10) Hope an anchor, final chapter.

by formerharbours

You‘ve got to pick up every stitch.

So I’m writing this while motoring the North Sea at night. There’s a waning moon and, by its light, which at sea is really weird, I can see a broken thread of spider web clinging to one of the stays on the port side of the boat. My kidneys ache from sitting. I can whistle through the holes between my gums and my teeth.

About 4 nautical miles ahead is a huge windfarm. An electrical storm is building to starboard, and every so often, I catch flashes of lightning in my blind spot. A huge ship just went behind us too fast, and I didnt wake Paul up. Sailing by moonlight is breathtaking.

I couldn’t have written that sentence two months ago.

We all want a redemptive narrative, eh?

I’d be lying if I said the trip back has been easy. We almost run out of diesel at one point, and the thingy (still not quite grasped the lingo), the thingy came out of the mast. It’s a really important thing that, erm, holds up the main sail and it came out when we were taking in another sail at sea. The whole main sail collapsed. By this point in the proceedings, neither me nor Paul hardly flinched. Stuck the thing back in with Epoxy.

But even that hazard had a silver tiding. I didn’t flinch when the sail collapsed but it stressed me out and I was screaming at Paul so much and so loud that day as we tried to moor in Burnmouth harbour – it’s a very quiet harbour and you could hear my swearing echo off the walls – that I think the harbourmaster took pity on us, and we got more tricks off fishermen; this time in the shape of three crabs and a cod, which fed us for a week.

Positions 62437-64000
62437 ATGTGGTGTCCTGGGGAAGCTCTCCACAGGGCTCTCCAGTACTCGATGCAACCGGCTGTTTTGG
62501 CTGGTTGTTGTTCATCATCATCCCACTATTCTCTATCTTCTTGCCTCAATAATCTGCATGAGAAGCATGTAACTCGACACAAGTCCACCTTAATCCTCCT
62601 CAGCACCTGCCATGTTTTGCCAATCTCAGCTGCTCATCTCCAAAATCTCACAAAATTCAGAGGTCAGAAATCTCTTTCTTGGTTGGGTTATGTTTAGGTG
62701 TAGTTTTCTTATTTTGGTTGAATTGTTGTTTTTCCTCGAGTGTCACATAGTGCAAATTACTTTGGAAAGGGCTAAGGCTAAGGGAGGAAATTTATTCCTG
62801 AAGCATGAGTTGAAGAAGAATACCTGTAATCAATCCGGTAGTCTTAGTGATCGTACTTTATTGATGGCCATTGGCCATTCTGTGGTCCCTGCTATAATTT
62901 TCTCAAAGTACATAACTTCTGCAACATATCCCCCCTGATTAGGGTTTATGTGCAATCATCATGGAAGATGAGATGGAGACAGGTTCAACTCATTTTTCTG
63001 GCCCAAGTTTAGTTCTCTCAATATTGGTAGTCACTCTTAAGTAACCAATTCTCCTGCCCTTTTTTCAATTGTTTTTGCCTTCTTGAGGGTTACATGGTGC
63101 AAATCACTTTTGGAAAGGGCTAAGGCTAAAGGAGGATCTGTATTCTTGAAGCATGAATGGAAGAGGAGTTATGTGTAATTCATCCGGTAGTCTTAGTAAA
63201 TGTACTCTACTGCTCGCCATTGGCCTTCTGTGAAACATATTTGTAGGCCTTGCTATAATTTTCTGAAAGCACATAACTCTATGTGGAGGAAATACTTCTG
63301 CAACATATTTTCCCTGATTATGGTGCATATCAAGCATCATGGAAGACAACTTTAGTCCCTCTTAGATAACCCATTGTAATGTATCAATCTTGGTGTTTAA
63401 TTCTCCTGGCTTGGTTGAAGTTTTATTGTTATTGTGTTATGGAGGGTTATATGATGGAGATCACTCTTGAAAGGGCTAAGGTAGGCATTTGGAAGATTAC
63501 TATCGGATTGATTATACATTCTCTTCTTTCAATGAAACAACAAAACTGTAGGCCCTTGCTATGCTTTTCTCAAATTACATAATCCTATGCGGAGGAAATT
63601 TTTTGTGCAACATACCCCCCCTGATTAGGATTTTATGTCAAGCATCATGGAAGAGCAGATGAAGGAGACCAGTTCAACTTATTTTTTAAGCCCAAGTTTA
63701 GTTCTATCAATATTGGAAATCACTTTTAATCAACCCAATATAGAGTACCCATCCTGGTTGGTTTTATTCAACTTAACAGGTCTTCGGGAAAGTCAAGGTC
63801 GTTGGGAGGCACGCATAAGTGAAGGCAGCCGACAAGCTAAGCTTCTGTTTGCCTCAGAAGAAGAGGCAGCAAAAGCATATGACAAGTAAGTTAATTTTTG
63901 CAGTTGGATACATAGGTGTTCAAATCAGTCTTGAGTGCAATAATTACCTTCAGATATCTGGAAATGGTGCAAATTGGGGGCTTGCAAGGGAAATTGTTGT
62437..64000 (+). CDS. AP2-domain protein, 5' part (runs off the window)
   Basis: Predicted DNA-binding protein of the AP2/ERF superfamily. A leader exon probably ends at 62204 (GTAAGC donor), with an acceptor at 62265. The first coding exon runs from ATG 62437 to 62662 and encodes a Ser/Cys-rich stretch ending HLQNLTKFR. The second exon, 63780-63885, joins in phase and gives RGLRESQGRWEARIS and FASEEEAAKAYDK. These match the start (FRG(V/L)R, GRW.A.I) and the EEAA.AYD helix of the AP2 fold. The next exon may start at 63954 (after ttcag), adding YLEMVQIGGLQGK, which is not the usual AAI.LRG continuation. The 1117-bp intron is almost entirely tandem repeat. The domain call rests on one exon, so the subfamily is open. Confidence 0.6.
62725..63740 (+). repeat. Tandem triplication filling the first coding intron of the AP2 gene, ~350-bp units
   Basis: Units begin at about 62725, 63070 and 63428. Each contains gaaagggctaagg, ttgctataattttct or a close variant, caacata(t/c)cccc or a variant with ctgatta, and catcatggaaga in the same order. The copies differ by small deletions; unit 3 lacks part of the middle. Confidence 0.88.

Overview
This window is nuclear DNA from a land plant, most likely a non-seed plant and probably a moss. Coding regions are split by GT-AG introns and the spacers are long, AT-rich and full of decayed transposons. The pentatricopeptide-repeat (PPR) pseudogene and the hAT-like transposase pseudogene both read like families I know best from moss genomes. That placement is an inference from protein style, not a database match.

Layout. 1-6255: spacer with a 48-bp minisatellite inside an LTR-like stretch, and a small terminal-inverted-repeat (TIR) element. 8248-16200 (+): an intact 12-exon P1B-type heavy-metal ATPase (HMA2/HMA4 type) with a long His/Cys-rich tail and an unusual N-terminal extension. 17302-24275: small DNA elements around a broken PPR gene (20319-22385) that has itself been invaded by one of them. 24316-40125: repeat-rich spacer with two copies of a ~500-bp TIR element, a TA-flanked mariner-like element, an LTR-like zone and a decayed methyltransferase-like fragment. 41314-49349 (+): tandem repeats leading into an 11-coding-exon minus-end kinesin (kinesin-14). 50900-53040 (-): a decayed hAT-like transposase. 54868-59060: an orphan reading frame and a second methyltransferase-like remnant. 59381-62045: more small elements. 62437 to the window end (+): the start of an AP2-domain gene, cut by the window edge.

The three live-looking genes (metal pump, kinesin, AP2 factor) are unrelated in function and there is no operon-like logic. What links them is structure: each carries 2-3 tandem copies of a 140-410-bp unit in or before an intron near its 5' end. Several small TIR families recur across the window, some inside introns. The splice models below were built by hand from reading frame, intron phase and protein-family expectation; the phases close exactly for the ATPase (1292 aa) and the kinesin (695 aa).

I’d be lying if I said that I thought I was a good sailor. I still can’t steer head to wind, and haven’t even started with putting up the main sail on Hope. I’m too physically weak.
But I did make a spaghetti carbonara, at sea, in a force 5, and even separated the eggs without spilling them. So what you sayin?

And if you’re reading this, it means I didnt drown or top myself, or get thrown overboard by the Captain.
For the first month at sea, I had nightmares literally every night. I used to have alot as a kid and again in my twenties. This bout stopped a week ago after I had a dream I was tidying my dream house – tidying! I was picking up piles of clothes that have been there since I was eight. Literally picking up every stitch. Last night, I had another significant dream – one I’ve been trying to have for the past 15 years. I woke up elated. It seems, this time for me at least, that all those stories about initiation rites are true. Magic works.

This morning, there was a beautiful, weird CGI sea. Paul was cursing the lack of wind. I turned around to hail some cherubs to blow breath into our sails, and look. Up in the sky. Look :

image

God gave hope an anchor.

Advertisements